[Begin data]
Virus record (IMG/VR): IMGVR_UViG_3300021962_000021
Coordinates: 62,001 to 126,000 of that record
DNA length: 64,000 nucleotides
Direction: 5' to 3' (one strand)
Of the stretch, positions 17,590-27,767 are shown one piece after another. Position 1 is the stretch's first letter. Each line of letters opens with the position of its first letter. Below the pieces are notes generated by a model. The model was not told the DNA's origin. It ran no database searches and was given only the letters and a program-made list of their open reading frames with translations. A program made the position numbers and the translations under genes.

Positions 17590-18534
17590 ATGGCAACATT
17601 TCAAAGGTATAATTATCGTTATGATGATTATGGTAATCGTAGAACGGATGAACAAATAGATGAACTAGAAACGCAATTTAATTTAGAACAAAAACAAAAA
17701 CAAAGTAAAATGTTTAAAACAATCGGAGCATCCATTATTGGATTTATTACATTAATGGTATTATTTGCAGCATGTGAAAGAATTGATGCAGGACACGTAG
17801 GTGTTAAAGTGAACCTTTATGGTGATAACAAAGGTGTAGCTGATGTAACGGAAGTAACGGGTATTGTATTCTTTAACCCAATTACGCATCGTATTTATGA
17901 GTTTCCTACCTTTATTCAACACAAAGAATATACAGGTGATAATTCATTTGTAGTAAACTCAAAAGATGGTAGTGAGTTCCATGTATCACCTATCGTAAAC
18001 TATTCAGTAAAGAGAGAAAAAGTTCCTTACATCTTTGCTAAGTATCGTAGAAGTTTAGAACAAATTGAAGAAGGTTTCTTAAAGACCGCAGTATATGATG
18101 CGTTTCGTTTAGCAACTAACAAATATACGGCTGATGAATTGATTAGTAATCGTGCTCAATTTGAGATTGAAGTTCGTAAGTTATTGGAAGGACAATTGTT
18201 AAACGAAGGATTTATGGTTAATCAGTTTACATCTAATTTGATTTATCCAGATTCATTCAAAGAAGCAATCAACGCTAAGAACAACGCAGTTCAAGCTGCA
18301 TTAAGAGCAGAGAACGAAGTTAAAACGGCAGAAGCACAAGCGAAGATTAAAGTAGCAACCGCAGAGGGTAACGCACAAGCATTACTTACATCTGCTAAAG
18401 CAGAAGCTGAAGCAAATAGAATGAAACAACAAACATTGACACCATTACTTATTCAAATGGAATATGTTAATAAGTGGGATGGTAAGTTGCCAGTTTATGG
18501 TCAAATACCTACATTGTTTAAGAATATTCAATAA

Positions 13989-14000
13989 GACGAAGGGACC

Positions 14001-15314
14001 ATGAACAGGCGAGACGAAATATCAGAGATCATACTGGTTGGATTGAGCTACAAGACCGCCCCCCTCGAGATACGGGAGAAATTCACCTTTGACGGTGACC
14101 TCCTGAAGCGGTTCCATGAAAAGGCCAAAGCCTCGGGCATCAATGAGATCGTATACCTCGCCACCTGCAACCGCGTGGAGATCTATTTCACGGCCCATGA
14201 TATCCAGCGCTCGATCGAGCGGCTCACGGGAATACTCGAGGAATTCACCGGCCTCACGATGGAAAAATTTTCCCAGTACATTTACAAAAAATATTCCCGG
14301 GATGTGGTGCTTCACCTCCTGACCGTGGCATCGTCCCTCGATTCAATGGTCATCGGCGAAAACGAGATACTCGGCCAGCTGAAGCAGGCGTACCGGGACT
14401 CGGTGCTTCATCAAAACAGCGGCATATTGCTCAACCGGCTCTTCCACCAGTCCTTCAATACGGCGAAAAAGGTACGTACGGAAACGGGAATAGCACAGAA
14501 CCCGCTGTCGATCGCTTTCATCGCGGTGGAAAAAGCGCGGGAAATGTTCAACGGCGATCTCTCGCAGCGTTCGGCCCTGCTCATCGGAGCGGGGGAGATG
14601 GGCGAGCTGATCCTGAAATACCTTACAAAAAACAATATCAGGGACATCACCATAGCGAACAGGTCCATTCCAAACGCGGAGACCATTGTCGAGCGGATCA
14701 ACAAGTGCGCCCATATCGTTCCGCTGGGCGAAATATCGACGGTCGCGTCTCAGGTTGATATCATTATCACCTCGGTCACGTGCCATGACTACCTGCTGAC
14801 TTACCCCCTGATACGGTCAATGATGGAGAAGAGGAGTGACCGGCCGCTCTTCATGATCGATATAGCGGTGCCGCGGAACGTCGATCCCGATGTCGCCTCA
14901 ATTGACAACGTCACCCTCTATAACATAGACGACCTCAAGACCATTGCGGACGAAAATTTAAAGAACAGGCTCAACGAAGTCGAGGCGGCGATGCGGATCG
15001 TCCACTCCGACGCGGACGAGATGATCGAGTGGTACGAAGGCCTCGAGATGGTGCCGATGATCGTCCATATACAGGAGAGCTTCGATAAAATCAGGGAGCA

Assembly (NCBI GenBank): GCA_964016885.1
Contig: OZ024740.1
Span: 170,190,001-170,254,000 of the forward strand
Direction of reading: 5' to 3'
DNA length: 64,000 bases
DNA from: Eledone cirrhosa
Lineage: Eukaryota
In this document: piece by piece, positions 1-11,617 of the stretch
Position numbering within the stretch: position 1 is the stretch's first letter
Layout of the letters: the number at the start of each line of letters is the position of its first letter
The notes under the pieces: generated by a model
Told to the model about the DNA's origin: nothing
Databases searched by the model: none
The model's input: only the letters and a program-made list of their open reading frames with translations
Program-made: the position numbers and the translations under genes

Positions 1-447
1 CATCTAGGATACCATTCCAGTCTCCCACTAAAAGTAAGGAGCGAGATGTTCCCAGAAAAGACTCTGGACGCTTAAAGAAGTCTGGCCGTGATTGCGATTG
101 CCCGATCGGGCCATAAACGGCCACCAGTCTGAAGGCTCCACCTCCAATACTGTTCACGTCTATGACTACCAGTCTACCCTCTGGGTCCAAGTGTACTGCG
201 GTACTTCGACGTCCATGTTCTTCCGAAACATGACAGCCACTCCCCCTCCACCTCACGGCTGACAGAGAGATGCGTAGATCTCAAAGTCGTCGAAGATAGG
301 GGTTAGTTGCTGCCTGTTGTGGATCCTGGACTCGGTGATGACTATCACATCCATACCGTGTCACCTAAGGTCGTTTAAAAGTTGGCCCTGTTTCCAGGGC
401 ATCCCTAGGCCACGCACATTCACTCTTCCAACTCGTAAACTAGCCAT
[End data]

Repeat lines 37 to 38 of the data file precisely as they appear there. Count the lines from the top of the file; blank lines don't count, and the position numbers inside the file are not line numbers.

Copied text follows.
DNA from: Eledone cirrhosa
Lineage: Eukaryota